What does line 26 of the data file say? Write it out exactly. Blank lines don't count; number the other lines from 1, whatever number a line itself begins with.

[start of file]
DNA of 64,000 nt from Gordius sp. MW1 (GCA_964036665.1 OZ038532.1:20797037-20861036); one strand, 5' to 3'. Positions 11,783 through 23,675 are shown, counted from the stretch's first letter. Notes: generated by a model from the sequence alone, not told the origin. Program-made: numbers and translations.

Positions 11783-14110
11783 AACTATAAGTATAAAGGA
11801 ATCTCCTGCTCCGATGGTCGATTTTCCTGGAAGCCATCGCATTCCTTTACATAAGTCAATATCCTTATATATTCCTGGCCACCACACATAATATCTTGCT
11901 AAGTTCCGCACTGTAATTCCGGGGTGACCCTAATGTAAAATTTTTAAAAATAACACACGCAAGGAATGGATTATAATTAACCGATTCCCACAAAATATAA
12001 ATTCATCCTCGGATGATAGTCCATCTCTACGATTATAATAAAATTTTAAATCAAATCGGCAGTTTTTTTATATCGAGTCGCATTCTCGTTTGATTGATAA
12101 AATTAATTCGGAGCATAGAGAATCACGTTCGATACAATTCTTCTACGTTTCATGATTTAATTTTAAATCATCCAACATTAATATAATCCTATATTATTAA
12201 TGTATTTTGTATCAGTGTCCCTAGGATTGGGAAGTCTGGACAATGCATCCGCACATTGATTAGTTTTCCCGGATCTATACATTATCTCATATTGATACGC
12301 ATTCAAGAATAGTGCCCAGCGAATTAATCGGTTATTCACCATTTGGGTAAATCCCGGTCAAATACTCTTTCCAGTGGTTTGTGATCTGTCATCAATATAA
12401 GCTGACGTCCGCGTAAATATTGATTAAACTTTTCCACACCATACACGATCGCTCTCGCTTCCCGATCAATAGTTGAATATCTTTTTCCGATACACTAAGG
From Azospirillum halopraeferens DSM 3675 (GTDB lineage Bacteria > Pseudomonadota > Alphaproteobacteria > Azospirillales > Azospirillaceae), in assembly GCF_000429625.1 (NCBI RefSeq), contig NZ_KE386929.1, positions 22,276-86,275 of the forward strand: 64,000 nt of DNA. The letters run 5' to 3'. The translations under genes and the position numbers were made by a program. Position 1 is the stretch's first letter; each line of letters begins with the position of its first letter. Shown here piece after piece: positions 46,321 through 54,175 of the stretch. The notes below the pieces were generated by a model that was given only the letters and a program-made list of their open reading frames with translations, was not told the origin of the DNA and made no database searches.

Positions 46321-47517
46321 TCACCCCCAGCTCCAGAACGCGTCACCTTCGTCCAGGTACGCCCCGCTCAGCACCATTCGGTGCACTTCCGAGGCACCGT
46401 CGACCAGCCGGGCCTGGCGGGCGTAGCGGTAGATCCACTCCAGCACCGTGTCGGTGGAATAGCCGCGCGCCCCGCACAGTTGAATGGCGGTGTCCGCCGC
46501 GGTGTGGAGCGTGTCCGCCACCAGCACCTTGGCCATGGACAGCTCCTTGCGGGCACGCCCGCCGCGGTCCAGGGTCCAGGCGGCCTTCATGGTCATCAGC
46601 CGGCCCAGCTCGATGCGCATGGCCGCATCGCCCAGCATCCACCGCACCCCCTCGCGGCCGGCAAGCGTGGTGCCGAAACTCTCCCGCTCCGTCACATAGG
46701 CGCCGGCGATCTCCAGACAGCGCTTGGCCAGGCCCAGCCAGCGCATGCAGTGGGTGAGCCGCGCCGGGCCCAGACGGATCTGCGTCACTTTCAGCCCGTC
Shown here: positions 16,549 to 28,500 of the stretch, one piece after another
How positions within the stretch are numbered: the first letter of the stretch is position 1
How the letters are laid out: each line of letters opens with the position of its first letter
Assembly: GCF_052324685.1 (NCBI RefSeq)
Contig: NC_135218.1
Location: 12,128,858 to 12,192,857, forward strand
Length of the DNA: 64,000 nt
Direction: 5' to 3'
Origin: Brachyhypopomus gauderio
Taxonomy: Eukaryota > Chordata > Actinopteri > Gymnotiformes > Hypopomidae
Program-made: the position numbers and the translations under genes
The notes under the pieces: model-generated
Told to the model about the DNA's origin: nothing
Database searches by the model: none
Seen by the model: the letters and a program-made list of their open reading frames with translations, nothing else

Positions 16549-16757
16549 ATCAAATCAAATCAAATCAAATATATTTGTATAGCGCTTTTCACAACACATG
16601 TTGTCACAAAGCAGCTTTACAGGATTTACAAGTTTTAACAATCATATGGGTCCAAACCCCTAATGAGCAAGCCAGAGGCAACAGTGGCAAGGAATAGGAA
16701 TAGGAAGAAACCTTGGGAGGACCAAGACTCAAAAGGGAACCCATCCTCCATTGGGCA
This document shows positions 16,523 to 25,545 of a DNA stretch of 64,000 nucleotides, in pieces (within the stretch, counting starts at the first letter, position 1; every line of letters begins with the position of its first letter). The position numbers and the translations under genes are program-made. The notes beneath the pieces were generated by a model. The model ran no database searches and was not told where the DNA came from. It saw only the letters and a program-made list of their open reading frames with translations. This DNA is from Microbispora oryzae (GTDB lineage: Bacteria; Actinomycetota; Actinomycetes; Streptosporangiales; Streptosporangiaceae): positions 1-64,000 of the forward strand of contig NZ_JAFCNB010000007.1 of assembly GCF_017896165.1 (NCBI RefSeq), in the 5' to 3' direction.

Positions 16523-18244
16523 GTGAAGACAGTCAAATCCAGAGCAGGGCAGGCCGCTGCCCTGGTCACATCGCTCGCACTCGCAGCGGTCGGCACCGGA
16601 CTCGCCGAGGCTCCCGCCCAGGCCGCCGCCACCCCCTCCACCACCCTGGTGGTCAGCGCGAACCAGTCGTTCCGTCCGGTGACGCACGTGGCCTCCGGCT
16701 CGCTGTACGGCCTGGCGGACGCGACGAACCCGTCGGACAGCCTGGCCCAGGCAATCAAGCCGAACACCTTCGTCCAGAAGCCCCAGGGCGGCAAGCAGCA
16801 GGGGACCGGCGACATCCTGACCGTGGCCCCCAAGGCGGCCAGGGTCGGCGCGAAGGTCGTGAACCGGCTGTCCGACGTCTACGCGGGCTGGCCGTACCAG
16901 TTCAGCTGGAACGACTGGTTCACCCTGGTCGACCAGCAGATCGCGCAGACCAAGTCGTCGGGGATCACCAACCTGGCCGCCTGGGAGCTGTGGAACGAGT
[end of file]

Origin: Brachyhypopomus gauderio